March 24, 2010 / 1:08 PM / 9 years ago

WRAPUP 4-Euro zone deadlocked on Greece, euro slides

 * Euro at 10-month low on Portugal downgrade, Greek doubts
 * EU powers wrangle over IMF role in any Greek rescue
 * Barroso appeals for safety net to help Greece if needed
 * Dutch PM says euro zone summit on Greece too risky
 * Merkel insisting on tougher punishment for deficit sinners
 (Adds diplomat saying Greece to be discussed only if deal at
 By Jan Strupczewski and Julien Toyer
 BRUSSELS, March 24 (Reuters) - Euro zone officials failed on
Wednesday to break a deadlock over how to help debt-stricken
Greece on the eve of a EU summit, driving the euro to a 10-month
low after fellow weakling Portugal suffered a debt downgrade.
 The latest jitters to hit the common currency underlined the
risk of market contagion if European Union leaders, meeting on
Thursday and Friday, cannot agree a safety net for Greece.
 "There is still no agreement," one EU diplomat said after a
day of frantic behind-the-scenes negotiations, especially
between Brussels, Berlin and Paris.
 "There is a lot of uncertainty at the moment. If nothing has
been announced, it is because nothing has been agreed yet,"
another EU source said of efforts to arrange a special meeting
of the 16-nation euro zone before or during the EU summit.
 An EU diplomat said later that Greece would be discussed
only if there were a chance of reaching an agreement on how the
common currency area can help Athens cut its borrowing costs.
 "Germany does not want to have a meeting of euro zone
leaders unless there is a definite chance for a deal," said the
diplomat, who has knowledge of the preparations. [nLDE62N2MT]
 Diplomatic sources said Germany and France were still
discussing whether to involve the International Monetary Fund in
any standby aid mechanism for Greece, and what form any
additional contribution by euro zone states might take.
 Athens revealed a huge budget deficit last October, shocking
investors who sold off its government bonds. This sent Greek
borrowing costs soaring, dealing Athens another blow as it tries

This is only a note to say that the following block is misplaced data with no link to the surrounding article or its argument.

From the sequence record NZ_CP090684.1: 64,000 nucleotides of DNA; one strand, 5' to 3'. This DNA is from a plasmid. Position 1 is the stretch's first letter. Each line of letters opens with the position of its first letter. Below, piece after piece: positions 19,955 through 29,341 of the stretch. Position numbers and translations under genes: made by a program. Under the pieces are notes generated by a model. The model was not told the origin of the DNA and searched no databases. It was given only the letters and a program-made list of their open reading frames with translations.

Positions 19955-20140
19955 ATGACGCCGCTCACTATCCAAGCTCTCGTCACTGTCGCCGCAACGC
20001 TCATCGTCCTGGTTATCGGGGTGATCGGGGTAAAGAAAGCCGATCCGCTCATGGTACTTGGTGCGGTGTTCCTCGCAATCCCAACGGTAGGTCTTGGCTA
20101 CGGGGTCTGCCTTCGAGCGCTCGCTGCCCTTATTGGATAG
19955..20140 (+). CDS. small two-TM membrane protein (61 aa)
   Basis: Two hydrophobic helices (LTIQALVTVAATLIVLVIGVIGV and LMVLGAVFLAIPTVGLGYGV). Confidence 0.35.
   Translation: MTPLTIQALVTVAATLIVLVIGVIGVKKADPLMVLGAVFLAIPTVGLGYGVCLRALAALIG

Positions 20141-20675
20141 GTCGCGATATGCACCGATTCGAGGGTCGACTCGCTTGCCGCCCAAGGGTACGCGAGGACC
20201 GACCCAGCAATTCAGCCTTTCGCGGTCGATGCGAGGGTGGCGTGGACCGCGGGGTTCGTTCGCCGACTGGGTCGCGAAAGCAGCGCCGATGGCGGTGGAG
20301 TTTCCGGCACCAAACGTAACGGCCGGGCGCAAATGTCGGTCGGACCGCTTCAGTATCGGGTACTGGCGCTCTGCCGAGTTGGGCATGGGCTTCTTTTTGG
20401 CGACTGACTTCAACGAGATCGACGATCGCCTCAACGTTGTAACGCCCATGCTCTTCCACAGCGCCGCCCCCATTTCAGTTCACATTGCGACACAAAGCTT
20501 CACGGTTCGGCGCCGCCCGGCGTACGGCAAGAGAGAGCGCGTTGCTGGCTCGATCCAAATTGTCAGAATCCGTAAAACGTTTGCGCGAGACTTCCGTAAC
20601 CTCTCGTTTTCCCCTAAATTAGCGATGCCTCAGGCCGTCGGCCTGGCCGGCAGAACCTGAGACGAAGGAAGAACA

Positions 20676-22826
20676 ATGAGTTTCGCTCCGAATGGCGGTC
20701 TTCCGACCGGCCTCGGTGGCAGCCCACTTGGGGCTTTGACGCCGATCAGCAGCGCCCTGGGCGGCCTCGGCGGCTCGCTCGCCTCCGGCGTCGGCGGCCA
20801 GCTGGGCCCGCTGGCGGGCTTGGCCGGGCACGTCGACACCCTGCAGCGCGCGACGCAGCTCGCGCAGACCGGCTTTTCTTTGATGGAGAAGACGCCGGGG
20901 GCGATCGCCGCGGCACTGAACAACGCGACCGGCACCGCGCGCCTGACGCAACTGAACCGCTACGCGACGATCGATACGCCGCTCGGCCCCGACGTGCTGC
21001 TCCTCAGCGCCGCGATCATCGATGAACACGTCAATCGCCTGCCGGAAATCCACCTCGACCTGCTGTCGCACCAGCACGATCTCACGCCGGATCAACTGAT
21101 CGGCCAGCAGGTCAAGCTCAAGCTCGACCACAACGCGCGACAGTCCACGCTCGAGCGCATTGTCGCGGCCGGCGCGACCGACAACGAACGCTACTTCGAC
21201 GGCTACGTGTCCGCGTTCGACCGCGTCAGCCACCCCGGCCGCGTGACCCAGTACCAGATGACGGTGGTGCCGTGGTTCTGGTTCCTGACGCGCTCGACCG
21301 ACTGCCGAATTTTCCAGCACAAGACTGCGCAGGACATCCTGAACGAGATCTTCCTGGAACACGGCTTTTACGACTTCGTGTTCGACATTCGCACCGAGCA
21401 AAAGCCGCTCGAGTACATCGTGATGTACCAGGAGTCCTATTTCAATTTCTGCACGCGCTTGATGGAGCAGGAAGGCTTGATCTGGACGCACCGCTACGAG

to get the deficit down with unpopular austerity measures.
 European Commission President Jose Manuel Barroso appealed
to euro zone leaders to agree a contingency plan this week.
 "It is now appropriate to create, within the euro area, an
instrument for coordinated action which could be used to provide
assistance to Greece in case of need," he told the European
Parliament. [nBRU010725]
 German officials said Berlin's drive to put the IMF at the
centre of any rescue plan was gaining ground, but they did not
expect any decisions on aid for Greece at the Brussels summit.
 France and Spain have called for the special meeting of euro
zone leaders on the sidelines of the summit, as Athens faces
refinancing 20 billion euros of debt in April and May.
 However, Dutch Prime Minister Jan-Peter Balkenende told
parliament that the proposed meeting was "too risky".
 Chancellor Angela Merkel, facing fierce opposition at home
to any bailout for Greece, is also insisting as a condition for
any support package that EU rules be rewritten to provide
harsher punishment for deficit sinners.
 Graphic on euro zone debt crisis
 Graphic on Greece and Portugal
 Q+A on Greece and EU standoff         [ID:nLDE62H0W2]
 Q+A on EU eyeing IMF role in euro zone[ID:nLDE62N1RS]
 BreakingViews column on IMF role      [ID:nLDE62N0QB]
 Analysis on Greek debt challenge      [ID:nLDE62E25V]
 Analysis on Merkel's role in crisis   [ID:nLDE62M0HN]
 TAKE A LOOK-Europe's fight with debt  [ID:nLDE6211JD]
 Greece has not formally asked its EU partners for aid, but
believes a support mechanism would ease pressure on it by
dissuading speculators from pushing up its borrowing costs.
 Fitch Ratings downgraded Portugal's sovereign debt rating by
one notch to AA-, citing budgetary underperformance. The move
put Fitch in between fellow credit watchdogs Moody's and
Standard & Poor's, but had a stronger psychological impact due
to the climate of uncertainty. [nLDE62N193]
 "The downgrade has more of an impact on the wider sovereign
debt crisis, rather than Portugal at the moment," said Peter
Chatwell, bond analyst at Credit Agricole in London.
 The euro fell more than 1 percent against the dollar to
$1.3335, its lowest since early May 2009. Portuguese shares also
fell and the risk premium on Portuguese and Greek debt over
German bonds widened as markets digested the news.
 Greece needs to borrow some 16 billion euros between April
20 and May 23 alone to refinance maturing debt. At current
market rates it would have to offer a 6.5 percent yield, more
than double the 3.1 percent on 10-year German government bonds.
 But the German official reiterated that any rescue mechanism
must apply only if Athens were unable to borrow on the markets.
 EU governments hope that any agreement on a fallback
mechanism would be sufficient to convince markets to narrow the
spreads on Greek and other peripheral euro zone countries' debt.
 France has resisted a role for the IMF inside the euro zone,
arguing it would be a political humiliation and signal to
markets that the region could not solve its own problems.
 However, diplomats said Paris now seemed willing reluctantly
to concede a role for the IMF as the price for securing German
backing for a rescue mechanism.

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